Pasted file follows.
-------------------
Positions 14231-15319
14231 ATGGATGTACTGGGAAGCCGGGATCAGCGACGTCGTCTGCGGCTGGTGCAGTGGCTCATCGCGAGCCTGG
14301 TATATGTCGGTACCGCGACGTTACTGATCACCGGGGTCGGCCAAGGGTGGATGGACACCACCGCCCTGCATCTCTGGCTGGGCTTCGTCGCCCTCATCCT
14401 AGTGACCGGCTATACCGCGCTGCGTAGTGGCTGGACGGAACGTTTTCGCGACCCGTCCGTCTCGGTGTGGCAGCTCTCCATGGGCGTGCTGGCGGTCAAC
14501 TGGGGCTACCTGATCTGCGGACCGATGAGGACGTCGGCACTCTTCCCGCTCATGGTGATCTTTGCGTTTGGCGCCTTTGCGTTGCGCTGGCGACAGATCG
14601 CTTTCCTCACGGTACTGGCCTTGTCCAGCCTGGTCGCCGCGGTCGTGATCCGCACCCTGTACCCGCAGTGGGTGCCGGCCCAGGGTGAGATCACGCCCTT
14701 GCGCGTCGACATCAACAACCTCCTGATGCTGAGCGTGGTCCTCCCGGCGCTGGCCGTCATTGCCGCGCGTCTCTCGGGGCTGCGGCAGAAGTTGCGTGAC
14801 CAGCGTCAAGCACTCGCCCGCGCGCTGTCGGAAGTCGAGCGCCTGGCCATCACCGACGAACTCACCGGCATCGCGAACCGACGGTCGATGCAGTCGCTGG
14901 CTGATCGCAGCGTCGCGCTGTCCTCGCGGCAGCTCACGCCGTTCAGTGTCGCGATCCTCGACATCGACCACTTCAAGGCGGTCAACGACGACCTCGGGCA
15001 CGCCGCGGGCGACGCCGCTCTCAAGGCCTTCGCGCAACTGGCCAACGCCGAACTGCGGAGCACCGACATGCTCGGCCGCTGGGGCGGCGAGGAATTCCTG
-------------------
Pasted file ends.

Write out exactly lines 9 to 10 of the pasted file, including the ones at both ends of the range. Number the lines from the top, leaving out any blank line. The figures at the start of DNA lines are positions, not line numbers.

14901 CTGATCGCAGCGTCGCGCTGTCCTCGCGGCAGCTCACGCCGTTCAGTGTCGCGATCCTCGACATCGACCACTTCAAGGCGGTCAACGACGACCTCGGGCA
15001 CGCCGCGGGCGACGCCGCTCTCAAGGCCTTCGCGCAACTGGCCAACGCCGAACTGCGGAGCACCGACATGCTCGGCCGCTGGGGCGGCGAGGAATTCCTG